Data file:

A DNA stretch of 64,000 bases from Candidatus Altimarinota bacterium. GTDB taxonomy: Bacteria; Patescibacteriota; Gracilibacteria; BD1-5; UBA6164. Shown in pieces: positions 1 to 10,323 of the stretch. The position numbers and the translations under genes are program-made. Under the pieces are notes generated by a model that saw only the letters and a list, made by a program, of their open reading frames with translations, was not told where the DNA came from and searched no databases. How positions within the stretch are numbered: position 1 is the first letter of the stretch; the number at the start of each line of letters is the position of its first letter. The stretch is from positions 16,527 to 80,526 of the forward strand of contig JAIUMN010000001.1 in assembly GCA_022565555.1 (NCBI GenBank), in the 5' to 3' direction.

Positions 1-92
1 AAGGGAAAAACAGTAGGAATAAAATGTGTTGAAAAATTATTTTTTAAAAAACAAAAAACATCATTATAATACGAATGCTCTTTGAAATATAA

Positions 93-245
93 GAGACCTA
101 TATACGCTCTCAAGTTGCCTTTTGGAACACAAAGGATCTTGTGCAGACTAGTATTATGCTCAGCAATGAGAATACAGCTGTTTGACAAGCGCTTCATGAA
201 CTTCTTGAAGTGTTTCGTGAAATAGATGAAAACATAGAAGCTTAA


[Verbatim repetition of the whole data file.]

A DNA stretch of 64,000 bases from Candidatus Altimarinota bacterium. GTDB taxonomy: Bacteria; Patescibacteriota; Gracilibacteria; BD1-5; UBA6164. Shown in pieces: positions 1 to 10,323 of the stretch. The position numbers and the translations under genes are program-made. Under the pieces are notes generated by a model that saw only the letters and a list, made by a program, of their open reading frames with translations, was not told where the DNA came from and searched no databases. How positions within the stretch are numbered: position 1 is the first letter of the stretch; the number at the start of each line of letters is the position of its first letter. The stretch is from positions 16,527 to 80,526 of the forward strand of contig JAIUMN010000001.1 in assembly GCA_022565555.1 (NCBI GenBank), in the 5' to 3' direction.

Positions 1-92
1 AAGGGAAAAACAGTAGGAATAAAATGTGTTGAAAAATTATTTTTTAAAAAACAAAAAACATCATTATAATACGAATGCTCTTTGAAATATAA

Positions 93-245
93 GAGACCTA
101 TATACGCTCTCAAGTTGCCTTTTGGAACACAAAGGATCTTGTGCAGACTAGTATTATGCTCAGCAATGAGAATACAGCTGTTTGACAAGCGCTTCATGAA
201 CTTCTTGAAGTGTTTCGTGAAATAGATGAAAACATAGAAGCTTAA